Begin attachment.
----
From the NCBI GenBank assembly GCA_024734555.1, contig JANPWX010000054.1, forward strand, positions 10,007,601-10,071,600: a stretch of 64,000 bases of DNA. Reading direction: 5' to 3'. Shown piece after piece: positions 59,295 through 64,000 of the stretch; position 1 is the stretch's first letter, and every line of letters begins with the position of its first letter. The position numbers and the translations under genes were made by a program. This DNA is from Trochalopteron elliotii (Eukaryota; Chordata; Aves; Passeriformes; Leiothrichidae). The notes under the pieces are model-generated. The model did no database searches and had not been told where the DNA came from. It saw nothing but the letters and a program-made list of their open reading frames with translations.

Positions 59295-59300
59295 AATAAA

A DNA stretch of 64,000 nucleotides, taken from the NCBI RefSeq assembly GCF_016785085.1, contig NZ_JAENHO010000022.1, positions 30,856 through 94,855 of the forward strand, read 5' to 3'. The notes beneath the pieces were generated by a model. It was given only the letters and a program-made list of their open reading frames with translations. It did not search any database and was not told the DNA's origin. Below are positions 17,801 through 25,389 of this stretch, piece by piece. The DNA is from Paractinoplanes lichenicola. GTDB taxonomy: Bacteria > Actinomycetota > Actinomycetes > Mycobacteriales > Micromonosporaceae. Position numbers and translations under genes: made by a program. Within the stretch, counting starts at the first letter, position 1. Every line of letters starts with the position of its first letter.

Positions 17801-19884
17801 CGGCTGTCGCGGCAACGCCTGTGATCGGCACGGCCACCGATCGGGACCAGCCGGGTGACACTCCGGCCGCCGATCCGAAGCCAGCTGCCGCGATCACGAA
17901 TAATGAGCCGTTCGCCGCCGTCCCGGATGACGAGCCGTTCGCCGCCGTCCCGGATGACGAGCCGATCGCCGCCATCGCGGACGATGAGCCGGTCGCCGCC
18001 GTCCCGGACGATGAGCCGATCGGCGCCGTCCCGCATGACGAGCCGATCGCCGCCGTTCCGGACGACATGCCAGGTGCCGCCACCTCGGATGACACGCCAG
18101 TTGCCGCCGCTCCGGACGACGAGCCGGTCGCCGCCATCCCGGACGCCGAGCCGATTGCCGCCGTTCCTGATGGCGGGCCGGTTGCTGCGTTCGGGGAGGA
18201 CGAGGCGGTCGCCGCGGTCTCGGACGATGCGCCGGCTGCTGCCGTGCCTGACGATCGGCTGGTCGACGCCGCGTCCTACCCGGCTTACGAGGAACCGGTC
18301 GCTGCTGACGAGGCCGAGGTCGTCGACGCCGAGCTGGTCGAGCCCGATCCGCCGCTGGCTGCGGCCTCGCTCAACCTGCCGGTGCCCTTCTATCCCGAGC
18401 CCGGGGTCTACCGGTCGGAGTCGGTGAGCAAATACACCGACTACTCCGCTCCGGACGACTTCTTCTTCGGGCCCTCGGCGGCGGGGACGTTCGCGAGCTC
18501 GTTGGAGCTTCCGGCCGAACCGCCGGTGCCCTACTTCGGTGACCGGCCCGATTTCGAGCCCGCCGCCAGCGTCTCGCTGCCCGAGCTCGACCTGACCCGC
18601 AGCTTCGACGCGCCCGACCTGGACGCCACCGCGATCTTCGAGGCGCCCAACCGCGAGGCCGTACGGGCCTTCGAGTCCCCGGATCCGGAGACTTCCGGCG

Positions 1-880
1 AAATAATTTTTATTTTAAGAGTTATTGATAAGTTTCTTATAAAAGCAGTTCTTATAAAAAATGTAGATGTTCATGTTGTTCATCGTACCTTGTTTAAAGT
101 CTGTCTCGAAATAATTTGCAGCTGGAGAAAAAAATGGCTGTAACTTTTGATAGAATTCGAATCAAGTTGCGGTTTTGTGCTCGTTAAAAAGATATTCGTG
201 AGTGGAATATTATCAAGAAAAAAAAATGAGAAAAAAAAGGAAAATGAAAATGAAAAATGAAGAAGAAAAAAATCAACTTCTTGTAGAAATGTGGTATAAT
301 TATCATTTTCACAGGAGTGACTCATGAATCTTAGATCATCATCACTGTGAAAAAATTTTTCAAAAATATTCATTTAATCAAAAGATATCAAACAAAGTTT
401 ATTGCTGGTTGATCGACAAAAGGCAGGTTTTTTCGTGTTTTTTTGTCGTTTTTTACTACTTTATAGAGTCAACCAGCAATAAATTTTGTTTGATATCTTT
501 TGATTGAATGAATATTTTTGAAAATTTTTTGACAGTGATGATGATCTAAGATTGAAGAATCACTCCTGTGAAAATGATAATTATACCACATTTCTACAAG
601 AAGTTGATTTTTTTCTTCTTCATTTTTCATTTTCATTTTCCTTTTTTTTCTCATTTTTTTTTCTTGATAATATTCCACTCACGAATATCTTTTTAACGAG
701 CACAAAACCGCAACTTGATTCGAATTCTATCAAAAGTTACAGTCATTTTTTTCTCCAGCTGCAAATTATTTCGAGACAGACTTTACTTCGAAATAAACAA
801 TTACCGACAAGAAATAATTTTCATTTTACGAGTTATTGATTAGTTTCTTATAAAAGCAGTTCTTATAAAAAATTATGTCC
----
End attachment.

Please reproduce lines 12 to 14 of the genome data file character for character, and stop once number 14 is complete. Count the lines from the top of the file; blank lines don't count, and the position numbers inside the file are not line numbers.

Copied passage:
18401 CCGGGGTCTACCGGTCGGAGTCGGTGAGCAAATACACCGACTACTCCGCTCCGGACGACTTCTTCTTCGGGCCCTCGGCGGCGGGGACGTTCGCGAGCTC
18501 GTTGGAGCTTCCGGCCGAACCGCCGGTGCCCTACTTCGGTGACCGGCCCGATTTCGAGCCCGCCGCCAGCGTCTCGCTGCCCGAGCTCGACCTGACCCGC
18601 AGCTTCGACGCGCCCGACCTGGACGCCACCGCGATCTTCGAGGCGCCCAACCGCGAGGCCGTACGGGCCTTCGAGTCCCCGGATCCGGAGACTTCCGGCG